Nampak progresses turnaround despite African currency headwinds

The Plastics and Paper division results remained turbulent; comparable net debt levels were lower and lender covenants were being complied with. Photo: Supplied

The Plastics and Paper division results remained turbulent; comparable net debt levels were lower and lender covenants were being complied with. Photo: Supplied

Published Feb 16, 2024


Nampak, Africa’s largest packaging group that is being restructured due to financial difficulties, needs to sell three key assets as its operations are not yet sufficient to put the group back on a sustainable growth trajectory, CEO Phildon Roux said yesterday.

He was responding to shareholder questions at the annual meeting in Cape Town yesterday afternoon.

Opportune Investments chief investment officer Chris Logan had asked how the sale of its Nigeria business was progressing, and if it could be sold at a reasonable price given the big decline in the value of the Nigerian naira, which might also discourage potential suitors.

Roux said he was sure they would find a suitable partner, and talks on the disposals were progressing. He said the type of partner they were looking for would understand the volatility in Nigeria and be able to “see through the cycle”. He said the long-term outlook for the country was favourable, with current conditions a “feeding frenzy”.

Roux was also asked what had caused “other players to eat Nampak’s lunch” considering that Nampak was the only beverage can maker in South Africa in 2018 and currently there were four manufacturers.

Roux said he was not part of the management at the time, but that their competitors “will not enjoy eating our lunch indefinitely” and he suspected that overheated margins had attracted other competitors, and a degree of arrogance about being market leaders, as well as high overhead costs, were possibly to blame for competitors moving into Nampak’s markets.

He said the days of being a large conglomerate might be over because companies could not succeed if they were not able “to get close to their market” and companies also needed to be “very agile” to succeed.

Describing the rigours on the executives of ongoing turnaround at Nampak, he said “to get the flywheel of corporate actions going and at the same time implement a massive transformation, phew, we’re panting!”

Meanwhile, a trading statement that the Bevcan SA and DivFood subsidiaries delivered operational and trading performance improvements through margin management, cost reduction and efficiency gains, in the first quarter to December 31, 2023.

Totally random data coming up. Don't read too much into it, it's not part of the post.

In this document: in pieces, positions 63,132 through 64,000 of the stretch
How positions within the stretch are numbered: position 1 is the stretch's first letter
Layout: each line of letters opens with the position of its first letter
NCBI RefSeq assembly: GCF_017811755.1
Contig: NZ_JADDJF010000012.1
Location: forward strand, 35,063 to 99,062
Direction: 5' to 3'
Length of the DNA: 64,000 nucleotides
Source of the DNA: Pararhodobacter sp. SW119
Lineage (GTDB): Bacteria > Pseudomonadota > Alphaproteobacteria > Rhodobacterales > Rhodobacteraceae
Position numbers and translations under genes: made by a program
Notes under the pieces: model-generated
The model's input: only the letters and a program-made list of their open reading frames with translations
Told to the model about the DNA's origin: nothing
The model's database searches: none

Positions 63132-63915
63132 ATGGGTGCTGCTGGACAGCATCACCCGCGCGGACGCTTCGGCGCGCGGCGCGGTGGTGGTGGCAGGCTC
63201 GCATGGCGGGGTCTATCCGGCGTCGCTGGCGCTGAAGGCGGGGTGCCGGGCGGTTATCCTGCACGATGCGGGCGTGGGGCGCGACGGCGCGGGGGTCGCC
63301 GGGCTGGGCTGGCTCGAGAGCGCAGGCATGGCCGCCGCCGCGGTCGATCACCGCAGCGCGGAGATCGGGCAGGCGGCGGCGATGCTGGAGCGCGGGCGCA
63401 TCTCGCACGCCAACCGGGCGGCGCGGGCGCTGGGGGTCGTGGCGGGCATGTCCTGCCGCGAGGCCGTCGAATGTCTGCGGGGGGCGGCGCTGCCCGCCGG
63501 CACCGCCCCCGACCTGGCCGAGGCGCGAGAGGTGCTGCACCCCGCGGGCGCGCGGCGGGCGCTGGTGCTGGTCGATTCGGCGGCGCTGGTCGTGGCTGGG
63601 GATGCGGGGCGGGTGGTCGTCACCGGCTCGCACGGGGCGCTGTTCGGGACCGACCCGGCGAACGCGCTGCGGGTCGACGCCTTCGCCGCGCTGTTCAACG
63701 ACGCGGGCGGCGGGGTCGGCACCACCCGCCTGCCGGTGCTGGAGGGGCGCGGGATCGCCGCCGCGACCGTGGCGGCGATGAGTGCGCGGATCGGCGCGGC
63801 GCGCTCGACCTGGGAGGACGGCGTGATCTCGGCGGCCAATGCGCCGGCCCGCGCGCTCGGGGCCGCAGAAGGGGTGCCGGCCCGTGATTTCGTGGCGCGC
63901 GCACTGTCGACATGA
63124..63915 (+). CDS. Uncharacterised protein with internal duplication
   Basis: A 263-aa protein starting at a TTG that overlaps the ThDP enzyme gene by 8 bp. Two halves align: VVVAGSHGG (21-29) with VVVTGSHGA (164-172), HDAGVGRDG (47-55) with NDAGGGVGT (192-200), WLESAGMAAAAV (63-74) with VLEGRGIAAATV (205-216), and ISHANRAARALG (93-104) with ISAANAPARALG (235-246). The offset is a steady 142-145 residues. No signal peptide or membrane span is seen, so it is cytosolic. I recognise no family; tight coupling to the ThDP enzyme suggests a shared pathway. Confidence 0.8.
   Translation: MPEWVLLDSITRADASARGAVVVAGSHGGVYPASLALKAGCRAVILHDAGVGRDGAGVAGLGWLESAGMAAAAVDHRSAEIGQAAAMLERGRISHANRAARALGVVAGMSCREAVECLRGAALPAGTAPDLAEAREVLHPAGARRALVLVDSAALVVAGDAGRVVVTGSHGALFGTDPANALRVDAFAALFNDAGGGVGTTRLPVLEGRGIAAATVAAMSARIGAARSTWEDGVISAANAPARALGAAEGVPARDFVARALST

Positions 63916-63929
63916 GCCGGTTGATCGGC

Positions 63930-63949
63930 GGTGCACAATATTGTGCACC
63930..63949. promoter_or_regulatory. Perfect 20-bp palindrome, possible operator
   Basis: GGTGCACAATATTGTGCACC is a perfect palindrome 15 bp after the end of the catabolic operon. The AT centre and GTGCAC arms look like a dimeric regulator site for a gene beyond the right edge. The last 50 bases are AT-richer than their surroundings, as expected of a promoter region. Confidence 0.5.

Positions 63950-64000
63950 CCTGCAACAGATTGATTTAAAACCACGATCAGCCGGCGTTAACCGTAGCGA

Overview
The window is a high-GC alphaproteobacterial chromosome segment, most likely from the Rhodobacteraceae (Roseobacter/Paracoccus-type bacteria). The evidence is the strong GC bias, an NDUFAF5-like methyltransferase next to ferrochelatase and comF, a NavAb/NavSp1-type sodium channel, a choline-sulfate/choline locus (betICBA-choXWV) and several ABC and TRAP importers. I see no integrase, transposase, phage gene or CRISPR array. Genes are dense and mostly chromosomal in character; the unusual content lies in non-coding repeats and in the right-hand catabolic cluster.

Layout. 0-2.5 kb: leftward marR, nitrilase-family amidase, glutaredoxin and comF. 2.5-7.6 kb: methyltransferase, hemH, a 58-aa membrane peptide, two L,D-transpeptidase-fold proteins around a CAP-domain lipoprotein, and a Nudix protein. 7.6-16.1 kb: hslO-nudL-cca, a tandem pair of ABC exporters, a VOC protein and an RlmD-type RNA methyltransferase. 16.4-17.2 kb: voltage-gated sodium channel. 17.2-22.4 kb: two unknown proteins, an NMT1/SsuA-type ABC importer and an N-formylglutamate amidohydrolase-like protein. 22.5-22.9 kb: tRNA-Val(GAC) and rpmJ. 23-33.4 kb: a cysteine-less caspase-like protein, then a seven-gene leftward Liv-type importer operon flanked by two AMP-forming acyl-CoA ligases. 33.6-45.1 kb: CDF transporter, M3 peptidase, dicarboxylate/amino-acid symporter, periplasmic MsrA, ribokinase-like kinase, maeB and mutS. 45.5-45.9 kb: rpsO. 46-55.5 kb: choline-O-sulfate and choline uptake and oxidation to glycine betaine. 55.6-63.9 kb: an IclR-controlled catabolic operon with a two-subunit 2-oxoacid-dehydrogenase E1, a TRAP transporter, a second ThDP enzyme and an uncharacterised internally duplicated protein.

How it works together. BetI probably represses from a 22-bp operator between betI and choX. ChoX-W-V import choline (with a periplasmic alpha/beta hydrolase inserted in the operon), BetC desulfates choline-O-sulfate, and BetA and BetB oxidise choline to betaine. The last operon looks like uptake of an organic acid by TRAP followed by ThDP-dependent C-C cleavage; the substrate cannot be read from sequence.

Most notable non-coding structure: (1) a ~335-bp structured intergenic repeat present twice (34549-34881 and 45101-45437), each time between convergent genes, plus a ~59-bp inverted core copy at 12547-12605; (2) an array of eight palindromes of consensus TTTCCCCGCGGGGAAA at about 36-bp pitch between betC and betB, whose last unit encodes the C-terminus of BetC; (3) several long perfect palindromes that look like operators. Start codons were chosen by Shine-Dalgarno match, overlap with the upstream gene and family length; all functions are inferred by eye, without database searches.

There had also been a volume recovery at Bevcan Angola. Reduced forex losses, which had heavily impacted profit in the last year, contributed to an improvement in operating profit.

The asset divestiture programme was proceeding in line with previous guidance. A number of smaller disposals were concluded and proceeds used to repay debt.

Volumes contracted in Nigeria due to macroeconomic conditions.

The Plastics and Paper division results remained turbulent; comparable net debt levels were lower and lender covenants were being complied with.

Turnover growth in South Africa was muted due to the challenging economy, port congestion impacting raw material imports and customer factory closures occurring sooner and for extended periods.

Slower-than-expected consumer demand was exacerbated by surplus inventory in the market. Demand was expected to normalise in the second quarter as customers replenished inventory holdings.

Lower-than-expected turnover did not detract from the newly merged Bevcan South Africa and Diversified division performing well and generating strong operating leverage.

The South African Metals operations improved profitability with Bevcan efficiency gains being key enablers. Beverage can volumes were in line with the comparable period.

The installation of the incremental 500ml capacity at Bevcan Springs was on track for commissioning ahead of time and within budget. This capital project would enable volume growth.

The turnaround plan for DivFood was ahead of group expectations with profitability improvements expected.

In Paper, the demand for conical and PurePak cartons fell in South Africa, albeit from a strong base the prior year.

Zambia and Malawi were negatively affected by lower demand for conical cartons and crates and foreign exchange losses. The Zimbabwe operations continued to perform well in local currency.

Across the group, planned cost and efficiency savings were realised.

In terms of restructured lender agreements, the group was on track to meet a debt repayment obligation of R243 million by March 31, 2024, with R180m already repaid from proceeds on the disposal of the Nampak Nigeria Metals property and the UK apartment.